Write On! For Literacy was founded by Dallas Woodburn in 2001 to encourage young people to discover confidence, joy, self-expression and connection to others through reading and writing.
Our projects include:
• Annual Holiday Book Drive: as of December 2009, more than 11,000 new books have been collected, sorted and distributed to disadvantaged youth. Donation sites include Boys and Girls Clubs, Project Understanding, Casa Pacifica, and the Ventura County Migrant Education Services. We have been told that for many recipients, these books are the only gifts they receive.
• Writing Contests: categories of short story, essay, and poetry for young writers in elementary school, middle school, and high school. Gift certificates to bookstores are awarded as prizes.
• Summer Writing Camp: held annually in Ventura, California for young writers ages 8-18. Students have FUN while also learning how to improve central components of their writing, including dialogue, characterization, plot and setting, through various creativity-inducing writing exercises.
• Classroom Visits: Dallas regularly visits schools to speak about her career as a writer and the importance of reading and writing.
• Online Resources: visit www.writeonbooks.org for author interviews, book reviews, inspirational quotes, and more. Dallas also interacts with youth – and adults – through her free monthly email newsletter. Subscribe at www.writeonbooks.org.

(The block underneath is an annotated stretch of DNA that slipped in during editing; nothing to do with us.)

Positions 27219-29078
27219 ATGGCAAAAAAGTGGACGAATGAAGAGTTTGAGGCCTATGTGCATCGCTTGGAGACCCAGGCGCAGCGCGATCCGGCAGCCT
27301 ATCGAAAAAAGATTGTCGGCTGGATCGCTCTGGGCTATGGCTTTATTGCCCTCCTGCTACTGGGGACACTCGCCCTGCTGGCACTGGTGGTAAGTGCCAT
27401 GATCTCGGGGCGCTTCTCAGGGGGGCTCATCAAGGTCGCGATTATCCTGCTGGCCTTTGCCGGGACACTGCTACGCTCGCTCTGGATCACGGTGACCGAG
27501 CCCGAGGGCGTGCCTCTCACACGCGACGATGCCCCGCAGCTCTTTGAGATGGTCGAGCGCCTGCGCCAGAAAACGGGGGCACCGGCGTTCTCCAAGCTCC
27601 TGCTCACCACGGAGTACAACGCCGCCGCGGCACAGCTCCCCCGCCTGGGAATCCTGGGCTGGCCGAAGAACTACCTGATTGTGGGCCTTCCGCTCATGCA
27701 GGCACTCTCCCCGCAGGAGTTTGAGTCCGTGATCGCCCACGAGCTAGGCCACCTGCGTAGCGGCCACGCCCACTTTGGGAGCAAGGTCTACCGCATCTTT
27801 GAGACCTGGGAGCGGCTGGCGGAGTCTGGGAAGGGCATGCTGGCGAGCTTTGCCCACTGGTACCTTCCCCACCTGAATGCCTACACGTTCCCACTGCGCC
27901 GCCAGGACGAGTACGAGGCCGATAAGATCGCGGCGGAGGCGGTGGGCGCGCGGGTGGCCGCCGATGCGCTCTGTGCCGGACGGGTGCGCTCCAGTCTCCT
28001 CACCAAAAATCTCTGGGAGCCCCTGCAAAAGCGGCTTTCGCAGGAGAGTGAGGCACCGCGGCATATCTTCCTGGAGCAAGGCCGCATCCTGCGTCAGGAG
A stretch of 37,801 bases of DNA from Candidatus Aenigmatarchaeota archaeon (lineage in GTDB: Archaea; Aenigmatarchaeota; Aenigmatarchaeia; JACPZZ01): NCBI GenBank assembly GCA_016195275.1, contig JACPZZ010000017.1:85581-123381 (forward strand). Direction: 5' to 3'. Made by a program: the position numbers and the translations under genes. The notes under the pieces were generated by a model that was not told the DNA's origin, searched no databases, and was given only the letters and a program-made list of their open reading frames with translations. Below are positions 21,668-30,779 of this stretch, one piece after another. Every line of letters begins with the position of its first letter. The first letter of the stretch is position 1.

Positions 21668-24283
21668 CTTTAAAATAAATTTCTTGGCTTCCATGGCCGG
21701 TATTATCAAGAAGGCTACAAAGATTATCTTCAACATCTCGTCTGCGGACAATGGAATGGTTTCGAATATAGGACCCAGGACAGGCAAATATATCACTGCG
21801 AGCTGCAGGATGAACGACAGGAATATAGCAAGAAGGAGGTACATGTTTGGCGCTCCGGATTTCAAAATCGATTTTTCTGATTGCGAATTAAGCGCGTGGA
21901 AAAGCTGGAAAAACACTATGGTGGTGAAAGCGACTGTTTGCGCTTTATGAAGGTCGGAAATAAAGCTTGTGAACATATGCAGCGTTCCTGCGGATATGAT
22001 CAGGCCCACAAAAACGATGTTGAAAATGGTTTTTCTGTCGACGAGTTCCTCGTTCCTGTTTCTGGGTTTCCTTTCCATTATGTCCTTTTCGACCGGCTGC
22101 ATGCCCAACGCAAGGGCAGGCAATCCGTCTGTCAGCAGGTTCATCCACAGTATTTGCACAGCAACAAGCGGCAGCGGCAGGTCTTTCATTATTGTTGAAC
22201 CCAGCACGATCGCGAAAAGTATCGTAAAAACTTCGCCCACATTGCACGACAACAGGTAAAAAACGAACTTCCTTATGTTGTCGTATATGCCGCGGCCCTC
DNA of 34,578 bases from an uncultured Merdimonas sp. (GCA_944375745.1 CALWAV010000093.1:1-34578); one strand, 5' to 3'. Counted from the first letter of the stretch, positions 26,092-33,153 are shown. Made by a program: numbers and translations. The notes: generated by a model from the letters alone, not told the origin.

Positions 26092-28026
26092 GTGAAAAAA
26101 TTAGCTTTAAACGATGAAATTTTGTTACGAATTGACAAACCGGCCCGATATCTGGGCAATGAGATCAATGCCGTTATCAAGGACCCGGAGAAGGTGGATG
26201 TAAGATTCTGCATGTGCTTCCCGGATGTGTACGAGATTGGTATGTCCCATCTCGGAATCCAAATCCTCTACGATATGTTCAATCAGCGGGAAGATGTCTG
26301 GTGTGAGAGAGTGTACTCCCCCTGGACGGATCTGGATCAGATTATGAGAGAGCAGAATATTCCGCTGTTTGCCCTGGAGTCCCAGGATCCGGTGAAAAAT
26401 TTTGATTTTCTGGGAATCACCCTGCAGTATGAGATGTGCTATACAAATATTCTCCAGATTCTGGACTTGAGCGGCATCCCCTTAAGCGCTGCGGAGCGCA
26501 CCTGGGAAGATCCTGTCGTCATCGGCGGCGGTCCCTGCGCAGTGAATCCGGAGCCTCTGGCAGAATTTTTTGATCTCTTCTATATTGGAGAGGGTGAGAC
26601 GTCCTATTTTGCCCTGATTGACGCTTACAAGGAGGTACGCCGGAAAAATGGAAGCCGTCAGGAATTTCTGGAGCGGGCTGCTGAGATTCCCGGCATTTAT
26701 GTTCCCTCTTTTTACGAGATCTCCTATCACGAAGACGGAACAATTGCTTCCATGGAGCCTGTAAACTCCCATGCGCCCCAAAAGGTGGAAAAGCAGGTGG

Interested in joining Write On! For Literacy?
We are always looking for new members who are passionate about reading and writing! Visit www.writeonbooks.org to learn more about what we do and share your ideas. You can also volunteer to host an event or start a chapter of Write On! in your town.
The Importance of Literacy
(thanks to the organizations ProLiteracy and My Own Book for providing these statistics!)
• In a 2008 survey of U.S. fourth-grade students, 13 percent reported never reading for fun on their own; an additional 16 percent read for fun only once a month.
• Illiteracy leads to a higher likelihood of poverty, crime and unemployment.
• Creative self-expression, such as writing in a journal, often leads to higher levels of self-esteem, empowerment, and engagement with others.
• A 2008 study done in Los Angeles by Dr. Rebecca Constantino with about 40 families from low- and high-income areas found that the low-income area elementary school children on average had no more than TWO books at home (many with none), while the high-income area children had close to 200!
Thank You to Our Supporters and Partners
• Ashoka Youth Venture
• Glamour Magazine
• Sally Hansen
• Congressional Award Gold Medal Program
• Jefferson Awards Program
• My Own Book
• The Reading Tub
• Faith, Hope and Fiction literary magazine
• Cynthia Brian and Be The Star You Are literacy organization
• Small Publishers, Artists & Writers Network
• iUniverse.com Publishing Company
• Jensen Design & Survey
• Cabrillo Middle School
• Rose Avenue Elementary School